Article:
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we went to self righteous tyrants almost half the students claimed the most famous in the world and all other nations were envious of it. one student put at the american government had named the official food of the 1996. when i questioned him, he said everybody had proven textbook said so. a quick internet search revealed that a japanese manufacturer had claimed that the japanese dish was an olympic food had been denied. some hide the items relate them and was not treated as genuine knowledge. i correct my students on each bit of misinformation was taxing and sound in dangerous territory. another teacher said no way. don't touch that.
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you cannot tell them not to lie. after several lessons, a student said to me at dinner, an interesting thing happened when her science class this afternoon. the north korean foundation of philosophy. and they took this class basically to study the great leader they took a class every day. they never volunteered information so i listen to intend play. the student continued here and we had to write an essay. they normally wrote in kirby and i had never thought of them before. and now we did. what was so strange i asked? i don't know he said causing thoughtfully. i vote that it and realized it was different now. writing english and write and korean are different.
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but that is also the same. i kept thinking of the essay structure as i was writing it and it made me feel strange. i did not question them further. i thought i understood. it must have been deeply confusing to approach the writing i've been essay. in the country there is no proof, no checks and balances unless of course they wanted to prove the great leader has single-handedly with thousands of books saved the nation with a miraculous number of things. certain systems designed not to be questioned and to squash critical thinking so the form of an essay in which the thesis to be proven was antithetical to the entire system. the writer of nsa acknowledged the argument opposing species and refuse them here and the opposition was not an option. i stared at him and felt a familiar sick feeling. perhaps this is only the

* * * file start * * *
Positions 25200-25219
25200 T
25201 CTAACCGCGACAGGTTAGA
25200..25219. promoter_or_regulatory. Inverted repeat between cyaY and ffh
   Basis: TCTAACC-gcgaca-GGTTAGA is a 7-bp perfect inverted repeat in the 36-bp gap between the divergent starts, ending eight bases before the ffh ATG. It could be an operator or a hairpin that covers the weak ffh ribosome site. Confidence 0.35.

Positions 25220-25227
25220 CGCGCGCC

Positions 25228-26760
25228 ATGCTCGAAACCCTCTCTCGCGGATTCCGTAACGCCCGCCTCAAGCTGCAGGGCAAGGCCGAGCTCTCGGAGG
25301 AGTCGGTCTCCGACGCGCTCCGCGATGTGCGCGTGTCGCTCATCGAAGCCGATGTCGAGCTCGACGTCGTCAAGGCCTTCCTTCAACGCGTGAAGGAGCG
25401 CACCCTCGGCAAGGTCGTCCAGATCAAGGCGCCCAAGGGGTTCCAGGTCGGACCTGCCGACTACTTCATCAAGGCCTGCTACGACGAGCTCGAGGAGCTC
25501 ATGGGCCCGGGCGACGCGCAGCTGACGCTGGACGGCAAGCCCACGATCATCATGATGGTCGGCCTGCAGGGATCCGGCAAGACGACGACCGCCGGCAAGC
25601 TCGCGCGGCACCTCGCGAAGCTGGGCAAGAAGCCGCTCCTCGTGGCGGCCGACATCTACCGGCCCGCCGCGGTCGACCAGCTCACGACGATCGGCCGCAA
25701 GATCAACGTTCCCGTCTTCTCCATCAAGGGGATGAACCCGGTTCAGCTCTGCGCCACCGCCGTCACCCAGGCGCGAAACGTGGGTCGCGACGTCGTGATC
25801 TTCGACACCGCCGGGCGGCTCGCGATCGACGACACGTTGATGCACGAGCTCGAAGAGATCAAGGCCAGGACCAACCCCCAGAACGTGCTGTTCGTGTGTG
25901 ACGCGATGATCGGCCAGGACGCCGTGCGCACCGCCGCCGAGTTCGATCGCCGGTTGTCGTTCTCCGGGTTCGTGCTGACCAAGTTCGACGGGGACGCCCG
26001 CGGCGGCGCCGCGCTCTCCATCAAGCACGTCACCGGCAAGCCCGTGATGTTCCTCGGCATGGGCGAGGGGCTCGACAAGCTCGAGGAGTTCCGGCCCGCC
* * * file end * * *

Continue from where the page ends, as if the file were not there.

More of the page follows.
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beginning. the questions they would have come of the questions they should be asking the questions i would realize they had not been asking because they did not imagine they could or because asking meant that they could no longer exist and nurses done. [applause] >> cnn says i should state here. >> well, it is such a privilege to be here with these two fantastic writers as they venture is too has gone to the far ends of the earth and come back with such fascinating stories. i read both of these books don't think they were a mystery story or volumes of the game of thrones series. they were so fascinating. i have learned so much.
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i recently structured my questions and my question is questions and i question you separately but now we are together. i want to ask you a few questions about your book cements the questions relevant to both of you about your writing crack isn't being a reporter. so afghanistan has been called the worst place in the world to be a one man. but all we see are in our media is how much better things are getting. girls are in school. women starting a small business is in breaking out of the confines of their home. is it still the worst place to be a woman? >> i think there certainly other quarrels to be a woman. in terms of being one of the most conservative countries on earth, where there is utter poverty, women have very few rights. only men can inherit property.
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there is rampant domestic violence. yes, it is still true. there has been modest progress mostly concentrated to the urban areas such as kabul, iraq where women have enabled us to get out of the house, get an education relatively more liberal. according to the human rights organizations and the people who work on the ground there and what i also observed in the last five years travel to the more rural areas. things are very much the same following traditions that have been around for a very long time regardless of what regime in kabul. so after the taliban you think many of the restrictions on women. let's go back to the culture